While lasagna (the dish) will save dinner, lasagna (the noodle) will prove equally heroic for throwing together small bites and snacks with little effort and time. So when cravings strike next, think outside the layers and try these five, noodle-filled bites.
I like to cook lasagna a day or so before I plan on eating it. The leftover noodles never go to waste as I always reserve a part of the sauce and some cheese for making lasagna noodle roll-ups after the lasagna has been constructed and put in the oven. Very messy and very, very tasty!
Here’s something I’ve always wondered: when baking pasta, as in, say, lasagna or baked ziti, why do you always cook the pasta first? Aren’t you inviting trouble by cooking it once, then proceeding to put it in a casserole and cooking it again? Well, there’s the obvious first part of the answer to this question: pasta needs to absorb water as it cooks—a lot of water, around 80 percent of its own weight when perfectly al dente. So, add raw pasta directly to a baked pasta dish, and it will soften all right—it’ll also suck up all of the moisture from the sauce, leaving it dry or broken.
I thought the pasta drew moisture from the sauce. It does… resulting in dry sauce. I’ve always wondered about those pastas marketed as not needing to be boiled first—how are they different from regular pasta or is this just some marketing ploy? Anyway, traditionally recipes recommend boiling the pasta first.
The Silver Spoon, originally published in English by Phaidon in 2005, was the first cookbook Phaidon published and the first cookbook Emilia Terragni, the publisher of Phaidon’s cookbooks and architecture books, ever worked on. The tome has gone on to sell so many copies and be one of the most essential Italian cookbooks around. To celebrate its 10th anniversary of the English edition (and the revision of The Silver Spoon: Quick and Easy Recipes), Emilia has picked out the lessons she finds indispensable from the very big, comprehensive Silver Spoon.
Your favorite pasta impersonator just got a whole lot easier to make. In about 15 minutes in the microwave, you can turn a rock-hard spaghetti squash into a bowl of tender “noodles,” ready for some sauce. I’ll even throw in a trick for making it easier to slice the squash in half. What are you waiting for?
Egg-based sauces, like hollandaise, are ones that everyone should know how to make. Next time you have one you want to add to a hot dish (like pasta), take the pan off the heat or else you’ll end up with a clumpy, scrambled mess.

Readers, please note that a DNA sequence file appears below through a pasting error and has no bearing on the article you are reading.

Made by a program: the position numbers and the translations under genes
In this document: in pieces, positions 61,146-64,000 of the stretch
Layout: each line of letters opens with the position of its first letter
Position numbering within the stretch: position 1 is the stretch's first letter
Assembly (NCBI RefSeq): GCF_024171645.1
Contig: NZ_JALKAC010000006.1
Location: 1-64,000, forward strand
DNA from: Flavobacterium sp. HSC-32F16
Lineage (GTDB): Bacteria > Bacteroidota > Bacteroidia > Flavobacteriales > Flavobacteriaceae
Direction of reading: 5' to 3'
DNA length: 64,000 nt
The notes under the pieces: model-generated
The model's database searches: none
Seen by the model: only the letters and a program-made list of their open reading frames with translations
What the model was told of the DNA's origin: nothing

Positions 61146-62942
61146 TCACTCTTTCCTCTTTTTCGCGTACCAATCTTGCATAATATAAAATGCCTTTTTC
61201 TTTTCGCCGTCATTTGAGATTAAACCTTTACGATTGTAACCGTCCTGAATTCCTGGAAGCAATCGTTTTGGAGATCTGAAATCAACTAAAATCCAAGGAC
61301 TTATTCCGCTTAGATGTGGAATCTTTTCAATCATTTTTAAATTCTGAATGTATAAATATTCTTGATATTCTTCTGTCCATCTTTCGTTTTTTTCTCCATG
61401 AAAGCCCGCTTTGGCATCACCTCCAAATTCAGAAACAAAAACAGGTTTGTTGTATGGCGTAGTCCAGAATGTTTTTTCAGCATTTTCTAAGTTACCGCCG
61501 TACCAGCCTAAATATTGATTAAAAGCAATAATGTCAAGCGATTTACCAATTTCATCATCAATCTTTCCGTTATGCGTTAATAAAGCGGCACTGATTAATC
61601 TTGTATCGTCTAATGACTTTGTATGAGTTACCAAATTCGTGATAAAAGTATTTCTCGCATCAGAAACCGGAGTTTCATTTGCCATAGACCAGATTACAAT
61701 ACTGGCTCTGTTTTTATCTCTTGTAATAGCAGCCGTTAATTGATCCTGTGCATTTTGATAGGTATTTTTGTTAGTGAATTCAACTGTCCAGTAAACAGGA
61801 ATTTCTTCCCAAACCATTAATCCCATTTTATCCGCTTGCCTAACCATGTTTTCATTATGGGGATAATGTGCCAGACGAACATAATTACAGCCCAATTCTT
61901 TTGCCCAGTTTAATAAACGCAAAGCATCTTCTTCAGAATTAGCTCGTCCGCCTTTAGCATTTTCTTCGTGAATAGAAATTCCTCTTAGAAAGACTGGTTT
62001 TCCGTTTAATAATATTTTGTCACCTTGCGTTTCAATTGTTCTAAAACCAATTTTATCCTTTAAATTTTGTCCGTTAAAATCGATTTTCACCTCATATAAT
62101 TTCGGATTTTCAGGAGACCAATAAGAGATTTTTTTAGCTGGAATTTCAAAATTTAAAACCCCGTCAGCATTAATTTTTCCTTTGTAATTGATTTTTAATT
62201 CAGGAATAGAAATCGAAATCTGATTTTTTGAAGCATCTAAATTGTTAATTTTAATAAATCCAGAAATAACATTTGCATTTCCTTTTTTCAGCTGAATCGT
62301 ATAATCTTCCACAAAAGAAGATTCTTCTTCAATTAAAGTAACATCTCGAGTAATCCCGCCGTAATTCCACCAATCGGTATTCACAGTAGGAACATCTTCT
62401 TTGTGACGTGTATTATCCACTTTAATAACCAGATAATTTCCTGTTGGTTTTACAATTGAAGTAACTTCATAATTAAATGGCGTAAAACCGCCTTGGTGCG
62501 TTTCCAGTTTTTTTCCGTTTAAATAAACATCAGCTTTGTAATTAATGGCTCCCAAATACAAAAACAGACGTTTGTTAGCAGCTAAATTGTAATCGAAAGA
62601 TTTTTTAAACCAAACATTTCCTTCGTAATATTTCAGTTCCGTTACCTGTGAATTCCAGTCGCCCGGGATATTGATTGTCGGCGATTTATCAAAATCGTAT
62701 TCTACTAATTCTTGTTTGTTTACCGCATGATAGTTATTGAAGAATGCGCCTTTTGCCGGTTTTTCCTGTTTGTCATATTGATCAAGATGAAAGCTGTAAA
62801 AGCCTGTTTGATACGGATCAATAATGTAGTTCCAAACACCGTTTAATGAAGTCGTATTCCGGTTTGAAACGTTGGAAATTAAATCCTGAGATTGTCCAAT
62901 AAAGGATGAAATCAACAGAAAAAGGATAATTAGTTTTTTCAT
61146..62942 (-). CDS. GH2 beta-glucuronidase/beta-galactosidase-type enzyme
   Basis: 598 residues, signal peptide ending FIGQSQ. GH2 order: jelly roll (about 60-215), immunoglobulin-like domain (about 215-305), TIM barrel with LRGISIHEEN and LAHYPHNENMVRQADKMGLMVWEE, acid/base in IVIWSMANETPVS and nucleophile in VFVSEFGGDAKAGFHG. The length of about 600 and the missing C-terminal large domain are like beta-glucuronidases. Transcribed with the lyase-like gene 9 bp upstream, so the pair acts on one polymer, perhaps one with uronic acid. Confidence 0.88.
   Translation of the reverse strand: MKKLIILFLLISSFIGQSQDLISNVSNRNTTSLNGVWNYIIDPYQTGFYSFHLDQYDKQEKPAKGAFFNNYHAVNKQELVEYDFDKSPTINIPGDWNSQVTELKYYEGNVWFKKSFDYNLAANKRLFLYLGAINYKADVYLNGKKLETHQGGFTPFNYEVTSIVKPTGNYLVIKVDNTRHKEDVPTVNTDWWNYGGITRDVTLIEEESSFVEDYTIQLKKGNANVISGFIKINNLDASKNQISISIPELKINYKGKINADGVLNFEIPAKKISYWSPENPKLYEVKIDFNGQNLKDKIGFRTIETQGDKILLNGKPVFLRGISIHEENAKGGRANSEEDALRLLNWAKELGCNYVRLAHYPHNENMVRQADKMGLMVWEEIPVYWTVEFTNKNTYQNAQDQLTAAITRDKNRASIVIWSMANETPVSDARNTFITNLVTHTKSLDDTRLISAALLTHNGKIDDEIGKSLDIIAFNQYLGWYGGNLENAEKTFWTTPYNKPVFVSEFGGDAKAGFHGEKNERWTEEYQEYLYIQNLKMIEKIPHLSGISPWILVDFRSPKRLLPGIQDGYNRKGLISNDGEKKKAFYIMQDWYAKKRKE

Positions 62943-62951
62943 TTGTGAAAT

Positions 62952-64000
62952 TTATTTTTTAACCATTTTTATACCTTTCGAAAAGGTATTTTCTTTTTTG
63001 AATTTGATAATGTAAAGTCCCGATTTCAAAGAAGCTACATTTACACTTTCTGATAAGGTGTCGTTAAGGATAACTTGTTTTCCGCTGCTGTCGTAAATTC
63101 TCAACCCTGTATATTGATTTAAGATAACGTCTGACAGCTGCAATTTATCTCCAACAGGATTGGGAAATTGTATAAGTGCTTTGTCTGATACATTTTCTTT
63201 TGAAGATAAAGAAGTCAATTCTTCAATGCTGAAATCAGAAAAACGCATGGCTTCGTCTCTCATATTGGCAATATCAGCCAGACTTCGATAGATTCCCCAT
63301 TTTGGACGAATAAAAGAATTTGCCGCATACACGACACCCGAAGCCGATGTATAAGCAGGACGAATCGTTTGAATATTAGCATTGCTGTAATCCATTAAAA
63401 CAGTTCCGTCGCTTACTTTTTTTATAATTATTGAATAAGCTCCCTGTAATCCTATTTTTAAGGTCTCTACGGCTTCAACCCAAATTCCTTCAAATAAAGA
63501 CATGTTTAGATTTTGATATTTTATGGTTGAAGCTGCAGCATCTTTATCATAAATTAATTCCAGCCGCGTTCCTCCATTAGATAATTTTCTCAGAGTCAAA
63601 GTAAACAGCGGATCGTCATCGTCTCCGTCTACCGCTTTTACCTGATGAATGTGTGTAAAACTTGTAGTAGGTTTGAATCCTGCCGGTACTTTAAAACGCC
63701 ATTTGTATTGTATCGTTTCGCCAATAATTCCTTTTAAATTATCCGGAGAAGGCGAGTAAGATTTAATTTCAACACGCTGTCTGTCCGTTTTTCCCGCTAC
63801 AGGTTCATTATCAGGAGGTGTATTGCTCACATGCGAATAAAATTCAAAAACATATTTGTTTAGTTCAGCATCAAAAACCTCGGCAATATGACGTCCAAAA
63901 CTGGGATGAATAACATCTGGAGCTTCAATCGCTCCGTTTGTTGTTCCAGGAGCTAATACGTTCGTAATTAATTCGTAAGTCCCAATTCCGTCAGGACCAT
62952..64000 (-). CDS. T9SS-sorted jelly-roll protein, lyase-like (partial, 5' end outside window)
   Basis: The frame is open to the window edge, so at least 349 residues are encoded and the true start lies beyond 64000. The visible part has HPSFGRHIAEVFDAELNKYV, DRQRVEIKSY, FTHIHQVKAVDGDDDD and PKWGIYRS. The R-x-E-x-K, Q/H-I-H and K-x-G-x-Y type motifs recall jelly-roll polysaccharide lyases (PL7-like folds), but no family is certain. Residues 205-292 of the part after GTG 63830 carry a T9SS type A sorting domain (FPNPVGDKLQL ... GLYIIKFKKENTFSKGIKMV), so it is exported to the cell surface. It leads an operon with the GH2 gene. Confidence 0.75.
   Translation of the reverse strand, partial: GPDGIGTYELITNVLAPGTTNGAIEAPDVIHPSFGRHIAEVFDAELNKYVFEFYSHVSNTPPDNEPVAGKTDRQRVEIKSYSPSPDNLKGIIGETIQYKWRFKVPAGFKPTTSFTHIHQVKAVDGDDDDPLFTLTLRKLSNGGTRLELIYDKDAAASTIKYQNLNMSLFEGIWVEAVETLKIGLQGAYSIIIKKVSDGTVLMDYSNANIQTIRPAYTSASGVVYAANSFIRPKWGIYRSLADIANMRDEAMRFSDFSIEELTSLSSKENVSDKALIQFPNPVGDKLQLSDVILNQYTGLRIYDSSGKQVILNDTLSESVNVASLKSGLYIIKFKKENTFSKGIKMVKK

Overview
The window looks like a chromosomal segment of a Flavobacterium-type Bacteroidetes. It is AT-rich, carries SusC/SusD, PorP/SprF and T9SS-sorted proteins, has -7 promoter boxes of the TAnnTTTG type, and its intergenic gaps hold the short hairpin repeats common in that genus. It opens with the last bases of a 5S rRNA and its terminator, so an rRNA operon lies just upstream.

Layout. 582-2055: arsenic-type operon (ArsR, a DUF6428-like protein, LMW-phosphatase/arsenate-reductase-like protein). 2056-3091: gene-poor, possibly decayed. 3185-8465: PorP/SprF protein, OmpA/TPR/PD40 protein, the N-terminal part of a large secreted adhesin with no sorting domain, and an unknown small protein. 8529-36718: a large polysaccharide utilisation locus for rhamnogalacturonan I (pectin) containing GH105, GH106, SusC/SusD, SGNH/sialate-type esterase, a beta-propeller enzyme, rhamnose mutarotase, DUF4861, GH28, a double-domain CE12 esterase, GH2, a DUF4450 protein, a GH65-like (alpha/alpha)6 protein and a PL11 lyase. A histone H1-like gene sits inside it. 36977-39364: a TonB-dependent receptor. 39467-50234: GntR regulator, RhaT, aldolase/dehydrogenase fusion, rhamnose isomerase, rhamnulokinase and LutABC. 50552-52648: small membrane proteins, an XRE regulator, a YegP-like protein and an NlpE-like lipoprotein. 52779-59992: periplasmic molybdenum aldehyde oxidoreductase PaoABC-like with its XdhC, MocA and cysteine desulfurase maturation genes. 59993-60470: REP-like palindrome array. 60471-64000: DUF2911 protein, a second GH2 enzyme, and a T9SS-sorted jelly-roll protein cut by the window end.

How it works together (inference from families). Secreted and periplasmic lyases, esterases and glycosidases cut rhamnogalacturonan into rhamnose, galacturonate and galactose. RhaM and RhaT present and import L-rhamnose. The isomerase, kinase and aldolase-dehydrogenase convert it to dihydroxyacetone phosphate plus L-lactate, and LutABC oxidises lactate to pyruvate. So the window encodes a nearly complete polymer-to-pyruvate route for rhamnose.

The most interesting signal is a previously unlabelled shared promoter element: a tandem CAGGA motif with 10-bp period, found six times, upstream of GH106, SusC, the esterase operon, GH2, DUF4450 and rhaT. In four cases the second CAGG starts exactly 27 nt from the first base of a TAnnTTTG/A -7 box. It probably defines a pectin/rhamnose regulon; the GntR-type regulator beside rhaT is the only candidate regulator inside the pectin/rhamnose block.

In what can only be described as great news for both sufferers of Celiac Disease and anyone who hates people who insist they can’t eat gluten while downing an entire plate of spaghetti, science appears to be on the verge of delivering us an actual pill that will allow those with Celiac to eat gluten.
Fresh ravioli tastes so much better, but take a lot of effort to make from scratch. Mario Batali has a shortcut to get the same deliciousness with less effort: use store-bought wonton wrappers instead of spending all day making pasta dough.
Ahh, the pre-race pasta dinner. It’s not just an opportunity to bond with fellow athletes, it’s also the last remaining excuse to think of spaghetti as health food. Carb loading isn’t necessary for everyone, but if you’re one of the people who will benefit, it’s time to learn the right way to do it.
Since Allen Lim’s food science wizardry, even the Euro cycling pros are eating more rice than pasta these days. Don’t think I’m saying this being anti-gluten crazy, organic, artisanally harvested rice by cage free workers (humor, come on), but that exercise diets have changed a WHOLE LOT in the past seven years.
It’s very interesting to hear the 1.5 hr recommendation – that means a good portion of people doing sprint triathlons do not need to carb load. But everyone is different – I recently rode 140 KM with someone who had to consume gels/etc every hour or so, and they still had trouble after the 100 KM mark. They have less body fat than I do, but I also wonder what their carb intake is like. As always, see what works for you because we’re not all the same.
But Graziella’s pasta salad didn’t taste like the many I’d eaten at backyard barbecues here in the States. There was an undertone to them, a background flavor that was in every bite, but was hard to identify.
When I finally cobbled together enough Italian to ask Graziella how she made her pasta, I realized what I was tasting: garlic. But not minced or crushed or sliced garlic. No, Graziella used the essence of garlic. And she found that essence in just one clove, which she rubbed on the inside of the bowl that she’d eventually be tossing the pasta in.